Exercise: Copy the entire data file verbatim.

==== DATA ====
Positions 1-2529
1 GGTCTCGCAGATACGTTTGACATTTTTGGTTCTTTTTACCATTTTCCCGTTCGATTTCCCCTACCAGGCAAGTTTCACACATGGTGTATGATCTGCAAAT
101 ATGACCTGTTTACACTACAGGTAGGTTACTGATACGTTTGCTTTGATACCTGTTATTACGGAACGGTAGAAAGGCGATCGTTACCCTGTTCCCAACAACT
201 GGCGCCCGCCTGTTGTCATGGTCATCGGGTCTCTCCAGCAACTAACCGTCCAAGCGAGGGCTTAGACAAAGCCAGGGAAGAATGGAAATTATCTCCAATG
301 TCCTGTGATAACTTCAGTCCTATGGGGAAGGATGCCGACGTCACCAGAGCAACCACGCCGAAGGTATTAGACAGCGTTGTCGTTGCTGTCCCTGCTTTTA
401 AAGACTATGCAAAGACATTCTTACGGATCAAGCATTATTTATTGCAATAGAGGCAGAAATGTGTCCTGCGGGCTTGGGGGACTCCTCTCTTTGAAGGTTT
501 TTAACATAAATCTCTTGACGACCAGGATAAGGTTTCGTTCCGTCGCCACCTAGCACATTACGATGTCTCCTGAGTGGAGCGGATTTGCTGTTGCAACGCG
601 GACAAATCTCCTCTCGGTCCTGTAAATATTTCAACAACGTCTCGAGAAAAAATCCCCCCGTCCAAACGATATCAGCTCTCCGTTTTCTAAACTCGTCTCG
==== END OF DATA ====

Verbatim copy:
Positions 1-2529
1 GGTCTCGCAGATACGTTTGACATTTTTGGTTCTTTTTACCATTTTCCCGTTCGATTTCCCCTACCAGGCAAGTTTCACACATGGTGTATGATCTGCAAAT
101 ATGACCTGTTTACACTACAGGTAGGTTACTGATACGTTTGCTTTGATACCTGTTATTACGGAACGGTAGAAAGGCGATCGTTACCCTGTTCCCAACAACT
201 GGCGCCCGCCTGTTGTCATGGTCATCGGGTCTCTCCAGCAACTAACCGTCCAAGCGAGGGCTTAGACAAAGCCAGGGAAGAATGGAAATTATCTCCAATG
301 TCCTGTGATAACTTCAGTCCTATGGGGAAGGATGCCGACGTCACCAGAGCAACCACGCCGAAGGTATTAGACAGCGTTGTCGTTGCTGTCCCTGCTTTTA
401 AAGACTATGCAAAGACATTCTTACGGATCAAGCATTATTTATTGCAATAGAGGCAGAAATGTGTCCTGCGGGCTTGGGGGACTCCTCTCTTTGAAGGTTT
501 TTAACATAAATCTCTTGACGACCAGGATAAGGTTTCGTTCCGTCGCCACCTAGCACATTACGATGTCTCCTGAGTGGAGCGGATTTGCTGTTGCAACGCG
601 GACAAATCTCCTCTCGGTCCTGTAAATATTTCAACAACGTCTCGAGAAAAAATCCCCCCGTCCAAACGATATCAGCTCTCCGTTTTCTAAACTCGTCTCG